Few breweries make beers which ages as well as Hair of the Dog’s. They bottle condition everything from their IPA to the barrel aged barleywine. The yeast at the bottom of the bottle can be a little unsightly, but it’s doing good work. The live yeast keeps fermentation alive long beyond the brewery’s walls. This particular bottle of Fred from the Wood was filled in 2014 but it’s still tasting surprisingly fresh. First off, this is a strong ale. The nose is full of warm bourbon on fresh fruit.
Terry Porter was drafted by the Portland Trail Blazers in 1985 and played for ten years with the team, twice making it to the All-Star Game. He left Portland in 1995 and bounced around the league until 2002 when he retired and began a second career coaching in the NBA. Porter had deep roots in Portland though, and in 2016 he returned to the city as head coach at the University of Portland, our alma mater.
There are hundreds of imperial stouts in the world. Every fall and winter breweries from coast to coast would release their biggest, booziest beers in November. Fans still line up for the chance to buy a twenty dollar wax dipped bottle. Stout fans collect and trade like no one else. Because unlike fruit smoothie IPAs, stouts can last for years. And there are rare the variations. The coffee versions, the vanilla bean versions, versions aged in Tequila barrels, versions aged on cocoa nibs and cherries.
Muck Rack makes it simple to find people, tweets, or articles that mention any name, keyword, company, hashtag etc. We've compiled this guide to help you make the most of your search.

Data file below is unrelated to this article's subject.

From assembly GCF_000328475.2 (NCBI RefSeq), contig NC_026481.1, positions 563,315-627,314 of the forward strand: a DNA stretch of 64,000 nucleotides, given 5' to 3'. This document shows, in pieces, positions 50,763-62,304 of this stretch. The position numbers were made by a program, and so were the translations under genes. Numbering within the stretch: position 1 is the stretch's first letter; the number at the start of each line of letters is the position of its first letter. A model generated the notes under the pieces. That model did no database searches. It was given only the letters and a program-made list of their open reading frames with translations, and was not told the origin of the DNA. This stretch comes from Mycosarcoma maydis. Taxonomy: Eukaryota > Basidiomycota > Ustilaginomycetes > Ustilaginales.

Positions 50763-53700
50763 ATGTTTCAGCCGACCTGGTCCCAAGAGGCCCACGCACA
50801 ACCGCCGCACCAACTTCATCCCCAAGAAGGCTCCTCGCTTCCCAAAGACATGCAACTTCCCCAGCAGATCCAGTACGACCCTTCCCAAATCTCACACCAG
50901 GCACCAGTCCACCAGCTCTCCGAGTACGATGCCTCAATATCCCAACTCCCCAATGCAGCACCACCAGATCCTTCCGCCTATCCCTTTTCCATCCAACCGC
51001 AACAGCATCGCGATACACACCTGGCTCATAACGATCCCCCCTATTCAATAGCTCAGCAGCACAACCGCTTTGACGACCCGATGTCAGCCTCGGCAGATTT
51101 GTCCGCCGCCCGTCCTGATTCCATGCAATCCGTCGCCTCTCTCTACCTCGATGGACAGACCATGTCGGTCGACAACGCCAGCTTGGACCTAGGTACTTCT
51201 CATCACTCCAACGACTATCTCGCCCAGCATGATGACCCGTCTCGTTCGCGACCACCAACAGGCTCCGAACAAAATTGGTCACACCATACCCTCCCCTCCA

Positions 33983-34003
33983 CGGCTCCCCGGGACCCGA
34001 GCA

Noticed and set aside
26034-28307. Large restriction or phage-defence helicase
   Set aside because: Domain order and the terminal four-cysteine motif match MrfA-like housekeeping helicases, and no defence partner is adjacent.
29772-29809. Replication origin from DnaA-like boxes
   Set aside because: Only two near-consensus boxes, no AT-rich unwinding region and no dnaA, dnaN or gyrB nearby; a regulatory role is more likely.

Selecting a term
Start searching tweets, articles from media outlets, articles mentioned in tweets, journalists'
names, titles and bios with some suggested searches:
Companies or Topics (e.g. iPhone, Microsoft)
Phrases (e.g. "cloud computing") — use quotes to keep the terms together
Twitter handles (e.g. @username) — returns those who have mentioned or replied to
Names (e.g. "David Pogue")
Hashtags (e.g. #sxsw, #london2012)
Bio details (e.g. vegan, Olympics, father)
Muck Rack's Advanced Search allows for many boolean operators.
Find results that mention multiple specified terms, use AND or
+. For example, ensure each result contains both Elon Musk and Mark Zuckerberg by
searching Musk AND Zuckerberg or Musk + Zuckerberg.
Use the operators OR or , to broaden your search when you'd like either of
multiple terms to appear in results. (This is the default behavior of our search when no operators
are used). For example, results will contain either cake or cookie by searching cake OR cookie or cake,cookie
Use NOT or - to subtract results from your search. For
example, searching Disney will yield results about the Walt Disney Company as well as Walt Disney
World Resort. To exclude mentions of Disney World, search for Disney -World or Disney
When using one of these operators with a phrase, enclose it in quotation marks. For example, you can
find results about smartphones excluding Apple's iPhone 4S by searching smartphone -"iPhone
Exact case matching or punctuation
If you're searching for a brand name or keyword that relies on specific punctuation marks or capitalization, you can
find results that match your exact query by adding matchcase: before the keyword you're searching for, like matchcase:E*TRADE .
Use parentheses to separate multiple
boolean phrases. For example, to find journalists talking about having fun in Disney World or
Disneyland, search for ("disney world" OR disneyland) AND fun.
An asterisk can be used to search for any variation of a root word truncated by the asterisk. For example, searching for admin* will return results for administrator, administration, administer, administered, etc.
A near operator is an AND operator where you can control the distance between the words. You can vary the distance the near operation uses by adding a forward slash and number (between 0-99) such as strawberries NEAR/10 "whipped cream", which means the strawberries must exist within 10 words of "whipped cream".